We might not have reached Mars yet, but NASA already looks further into the future: how will houses on Mars look like.
Back in 2015, NASA launched a competition called the 3D-Printed Habitat Challenge. They were looking for a solution to build houses on Mars for the first residents that get there. After three years of teams designing countless models, NASA chose only five contestants out of 18.
Together with the project partner, Illinois’ Bradley University, NASA judged all 18 models by using special software. The software needs details about the structures designed. To create a house on Mars, the teams had to consider many factors, everything from the thickness of the walls, heating, pressure sealing and many other details that could endure the harsh conditions on the Red Planet.
The five teams selected have to split $100,000 to continue the competition, with the two top teams receiving about $21,000 each.
The top team is Zopherus (Arkansas), with AI. SpaceFactory (New York) coming in the second place. The other three are Team Kahn-Yates of Jackson (Mississippi), SEArch+/Apis Cor (New York) and Team Northwestern University (Illinois).
The competition has three phases, with the first two ones being completed. Now that only five teams have been chosen, they will have to continue with the third phase. All teams have presented their projects which include autonomous 3D printing of their structures. The five teams will have to create a one-third-scale version of their designed habitat. The living space must measure 1,000 square feet and support four astronauts for a year.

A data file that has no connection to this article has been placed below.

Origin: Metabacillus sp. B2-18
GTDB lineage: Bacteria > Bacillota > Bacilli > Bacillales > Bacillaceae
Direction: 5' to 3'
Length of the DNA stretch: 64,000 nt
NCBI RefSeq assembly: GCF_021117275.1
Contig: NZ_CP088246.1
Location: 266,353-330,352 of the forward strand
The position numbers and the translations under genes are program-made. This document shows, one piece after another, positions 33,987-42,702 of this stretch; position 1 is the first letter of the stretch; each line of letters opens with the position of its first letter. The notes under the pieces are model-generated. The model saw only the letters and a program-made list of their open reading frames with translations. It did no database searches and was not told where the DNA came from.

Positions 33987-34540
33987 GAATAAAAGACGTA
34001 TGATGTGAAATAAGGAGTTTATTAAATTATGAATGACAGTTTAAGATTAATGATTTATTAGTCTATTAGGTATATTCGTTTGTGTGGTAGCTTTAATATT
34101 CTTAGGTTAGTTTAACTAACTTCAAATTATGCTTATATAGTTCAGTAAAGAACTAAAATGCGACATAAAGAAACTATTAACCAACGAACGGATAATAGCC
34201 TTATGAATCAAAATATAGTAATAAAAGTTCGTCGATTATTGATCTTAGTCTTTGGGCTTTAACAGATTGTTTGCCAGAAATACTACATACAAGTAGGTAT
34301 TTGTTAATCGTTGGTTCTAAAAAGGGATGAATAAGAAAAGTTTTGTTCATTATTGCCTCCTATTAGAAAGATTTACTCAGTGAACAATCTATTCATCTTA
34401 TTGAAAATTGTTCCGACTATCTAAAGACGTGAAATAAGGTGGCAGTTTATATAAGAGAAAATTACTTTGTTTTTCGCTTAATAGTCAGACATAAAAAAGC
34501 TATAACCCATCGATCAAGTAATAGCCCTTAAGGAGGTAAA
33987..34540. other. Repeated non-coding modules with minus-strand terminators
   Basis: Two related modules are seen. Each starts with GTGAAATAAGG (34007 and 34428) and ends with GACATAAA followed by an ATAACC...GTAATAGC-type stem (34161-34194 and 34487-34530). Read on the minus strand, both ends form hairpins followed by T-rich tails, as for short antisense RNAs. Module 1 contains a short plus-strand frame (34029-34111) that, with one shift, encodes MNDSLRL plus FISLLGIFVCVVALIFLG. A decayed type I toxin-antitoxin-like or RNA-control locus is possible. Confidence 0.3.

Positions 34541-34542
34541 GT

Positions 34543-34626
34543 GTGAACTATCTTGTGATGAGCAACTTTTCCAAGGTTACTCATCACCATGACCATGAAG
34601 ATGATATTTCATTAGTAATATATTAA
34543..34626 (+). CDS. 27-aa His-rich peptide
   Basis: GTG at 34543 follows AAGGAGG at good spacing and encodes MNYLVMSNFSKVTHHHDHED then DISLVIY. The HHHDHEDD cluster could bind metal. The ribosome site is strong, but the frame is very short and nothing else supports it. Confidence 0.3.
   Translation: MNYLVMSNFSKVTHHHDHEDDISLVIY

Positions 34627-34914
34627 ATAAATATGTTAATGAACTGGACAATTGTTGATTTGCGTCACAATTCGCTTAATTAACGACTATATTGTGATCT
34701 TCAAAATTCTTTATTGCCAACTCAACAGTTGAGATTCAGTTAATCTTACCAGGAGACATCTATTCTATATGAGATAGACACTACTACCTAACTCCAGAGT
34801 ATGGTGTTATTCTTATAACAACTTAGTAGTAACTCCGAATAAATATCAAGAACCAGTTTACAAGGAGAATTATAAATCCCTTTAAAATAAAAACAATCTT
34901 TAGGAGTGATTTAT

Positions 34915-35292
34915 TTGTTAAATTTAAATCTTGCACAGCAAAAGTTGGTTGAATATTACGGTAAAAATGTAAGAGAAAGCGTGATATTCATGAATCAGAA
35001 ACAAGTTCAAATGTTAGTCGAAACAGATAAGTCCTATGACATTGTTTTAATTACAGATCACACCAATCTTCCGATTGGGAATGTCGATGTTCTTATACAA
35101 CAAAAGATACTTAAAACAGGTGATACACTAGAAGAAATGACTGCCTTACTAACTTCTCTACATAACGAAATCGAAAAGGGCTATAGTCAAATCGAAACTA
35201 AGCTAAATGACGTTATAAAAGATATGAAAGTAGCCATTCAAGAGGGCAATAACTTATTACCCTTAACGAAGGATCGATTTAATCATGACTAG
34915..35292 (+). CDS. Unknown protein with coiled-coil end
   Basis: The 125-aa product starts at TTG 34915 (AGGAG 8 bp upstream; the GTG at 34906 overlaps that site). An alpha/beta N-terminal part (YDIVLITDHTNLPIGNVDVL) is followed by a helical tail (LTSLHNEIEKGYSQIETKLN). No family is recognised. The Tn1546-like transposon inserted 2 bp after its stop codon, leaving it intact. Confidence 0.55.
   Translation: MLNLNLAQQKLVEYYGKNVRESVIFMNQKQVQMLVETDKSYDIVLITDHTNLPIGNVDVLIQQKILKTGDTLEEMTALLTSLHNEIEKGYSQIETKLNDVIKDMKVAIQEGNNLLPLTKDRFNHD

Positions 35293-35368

Living on Other Planets
The Centennial Challenges program manager from NASA, Monsi Roman stated that the contestants came up with unique ideas that could help to make living on Mars (and other planets) possible:
“We are thrilled to see the success of this diverse group of teams that have approached this competition in their own unique styles. They are not just designing structures, they are designing habitats that will allow our space explorers to live and work on other planets.”
Andre Blair s is the lead editor for Advocator.ca. He holds a B.A. in Psychology from the University of Toronto, and a Master of Science in Public Health (M.S.P.H.) from the School of Public Health, Department of Health Administration, at the University of North Carolina at Chapel Hill. Andre specializes in environmental health, but writes on a variety of issues.